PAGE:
Quitting Smoking

Raymond Shred, PhD

So, you want to quit smoking. Every smoker quits, eventually. In an old BC comic strip, one cave man asked the clerk at the Advice Rock, "What is the best way to quit smoking?" The answer: "Voluntarily."

There is much misunderstanding about smoking tobacco and how and why it is harmful. Most people understand that the main and most addictive ingredient in tobacco is nicotine. However, most people don’t know how it works or why it is so addictive.

According to medical sources, smoking is one of the major causes of preventable death. However, nicotine itself does not cause cancer. It is the ingredient that makes the smoking habit such a hard one to break. It keeps smokers inhaling the 100’s of toxic chemicals that make cigarette smoke so harmful.

Many people’s experience in quitting smoking is that they are only successful for a brief time and then they go back to their old habit. In fact, they often smoke more after they go back to it than before they quit. One of the important research findings about nicotine is that the smoker’s tolerance level for nicotine never goes down. When people start smoking (once they get past the throwing up and other symptoms of adjusting to taking in a poison) they find that they need to smoke more and more over time to get the same effect. People often end up smoking a pack or two packs (20 to 50 cigarettes) a day. However, the tolerance level does not change and even 25 years after they quit, a former smoker will feel compelled to smoke as much as they did when they quit, if they start again.

Nicotine is addictive because it mimics one of the main chemicals in our brains. Our brain communicates by using chemicals (called neurotransmitters) to send signals from one brain cell to the next. The neurotransmitter fits into receptor sites on the second cell and one of the more common receptor sites are called nicotinic receptors. When nicotine is ingested it fills up these receptor sites and our brains produce less acetycholine, the neurotransmitter that usually goes there. Part of the acute withdrawal pains that occur when we stop smoking are caused by the absence of both acetycholine and nicotine. It takes about three days for our brains to start producing sufficient acetycholine again. This is why the first three days are the hardest for smokers trying to quit and the withdrawal pains are most severe.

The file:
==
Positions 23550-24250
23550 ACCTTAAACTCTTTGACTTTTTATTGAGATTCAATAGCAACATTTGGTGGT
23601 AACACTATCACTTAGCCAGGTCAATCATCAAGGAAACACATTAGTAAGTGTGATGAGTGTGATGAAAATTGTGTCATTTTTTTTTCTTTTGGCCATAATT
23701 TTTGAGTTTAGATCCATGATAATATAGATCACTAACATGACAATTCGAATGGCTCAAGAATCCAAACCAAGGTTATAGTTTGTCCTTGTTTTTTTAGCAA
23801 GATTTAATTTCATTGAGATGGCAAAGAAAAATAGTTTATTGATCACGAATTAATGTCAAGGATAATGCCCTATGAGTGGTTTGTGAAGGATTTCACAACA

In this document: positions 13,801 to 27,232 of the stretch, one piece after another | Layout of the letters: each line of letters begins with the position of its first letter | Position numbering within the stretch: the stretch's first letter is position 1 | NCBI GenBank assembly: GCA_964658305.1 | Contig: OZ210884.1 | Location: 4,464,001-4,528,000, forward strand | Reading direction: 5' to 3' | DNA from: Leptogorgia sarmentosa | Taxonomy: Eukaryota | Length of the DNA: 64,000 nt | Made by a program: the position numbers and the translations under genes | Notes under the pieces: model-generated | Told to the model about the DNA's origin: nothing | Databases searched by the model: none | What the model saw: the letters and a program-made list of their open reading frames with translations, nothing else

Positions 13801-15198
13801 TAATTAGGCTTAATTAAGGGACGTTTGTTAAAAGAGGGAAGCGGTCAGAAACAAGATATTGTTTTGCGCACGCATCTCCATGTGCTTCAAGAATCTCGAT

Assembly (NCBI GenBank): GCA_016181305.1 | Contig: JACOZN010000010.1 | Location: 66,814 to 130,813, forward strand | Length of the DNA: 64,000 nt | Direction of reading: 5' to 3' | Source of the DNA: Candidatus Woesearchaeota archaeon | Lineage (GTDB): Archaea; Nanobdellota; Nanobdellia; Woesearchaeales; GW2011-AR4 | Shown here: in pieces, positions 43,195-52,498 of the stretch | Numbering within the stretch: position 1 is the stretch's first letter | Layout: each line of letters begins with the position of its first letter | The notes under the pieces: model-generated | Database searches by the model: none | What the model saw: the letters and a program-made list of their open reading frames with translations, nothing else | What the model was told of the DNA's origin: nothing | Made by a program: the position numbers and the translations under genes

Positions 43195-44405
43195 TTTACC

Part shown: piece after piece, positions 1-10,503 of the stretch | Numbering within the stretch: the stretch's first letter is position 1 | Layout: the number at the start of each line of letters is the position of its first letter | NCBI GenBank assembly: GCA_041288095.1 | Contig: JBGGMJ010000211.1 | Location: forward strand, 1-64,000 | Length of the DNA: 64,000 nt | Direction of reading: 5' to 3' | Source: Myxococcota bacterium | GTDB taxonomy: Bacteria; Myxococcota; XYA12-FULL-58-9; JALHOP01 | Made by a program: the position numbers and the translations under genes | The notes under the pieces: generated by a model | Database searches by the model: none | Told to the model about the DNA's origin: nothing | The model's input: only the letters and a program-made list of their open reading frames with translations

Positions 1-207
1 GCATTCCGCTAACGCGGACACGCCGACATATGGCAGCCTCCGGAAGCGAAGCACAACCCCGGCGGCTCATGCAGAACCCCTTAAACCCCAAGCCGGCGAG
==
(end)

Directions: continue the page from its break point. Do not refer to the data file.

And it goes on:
Another reason that quitting smoking is so difficult is that there is more than one habit that must be broken or replaced. There is: a) the physical addiction to nicotine, b) the psychological addiction to smoking as a stress relief tool, c) the social aspects, and d) the numerous environmental cues that smokers associate with the habit.

The physical addiction is at the same time the simplest and the most difficult aspect of quitting smoking. One simply needs to stop smoking for a period of time and the physical cravings will stop. However, cigarettes are a nefarious and efficient delivery system for nicotine. Nicotine is one of a few substances that cross the blood-brain barrier almost instantly. The smoke gets the nicotine into the lungs and then into the blood stream. Then, it is pumped almost directly into the brain. Although the physical addiction is strong, it can be effectively managed with a nicotine replacement product such as the patch.

Smokers frequently tell themselves and others that they need a cigarette to calm down because they are stressed. Smokers typically are more relaxed after going out for a cigarette. However, it is more likely that they relax because they take a break from what they were doing and are outside in the fresh air, breathing deeply – that part is a standard relaxation skill taught by most psychologists. But, nicotine is a stimulant. Having a cigarette to calm down is like having a cup of coffee to help you sleep.

Relationships based on smoking tend to be rather shallow. Most smokers respect those who want to quit and they will not smoke around the person quitting. Also, the longer a person stays away from smoking the more they will be repelled by the smell of rooms inhabited by smokers. In fact, being exposed to second hand smoke can create cravings in a former smoker, even 10 years after they have quit. If your still-smoking-friends don’t respect your need to have a non-smoking environment, they probably don’t have your best interests at heart. You should also note that second-hand smoke can cause cancer and heart disease as well as asthma and the recurrence of ear infections in children.

Finally, almost anything can be associated with the need to light up and have another smoke. Walking out of an office building or a movie theatre are potent cues to many smokers; the first cup of coffee or a beer after work are other cues. One of the ways to counter all of those cues is to work at changing your view of yourself. Making up a list of the reasons that you want to be a non-smoker is a very good starting point. Reminding yourself of the items on the list at least once a day will help you change your mind.

Overall, nicotine is one of the most addictive substances to which we are exposed. Understanding this and developing a plan to manage the factors that make it addicting is a way to break that habit. The issues addressed in this brief article can apply to almost any behaviour you want to change. Identify the factors that create the urge, understand how it really works and what you need to do to change it, seek support from family and friends (if you must, find new friends), and work at changing your self-image from smoker to non-smoker. While it may be difficult, you owe it to yourself and your family to be successful.

Dr Raymond Shred
Nanaimo, British Columbia
Contact Dr. Shred

Home About Media Services Articles Privacy Contact us

Copyright ©2019, Dr. Raymond Shred, Nanaimo, Vancouver Island, BC, Canada. All Rights Reserverd.

Log in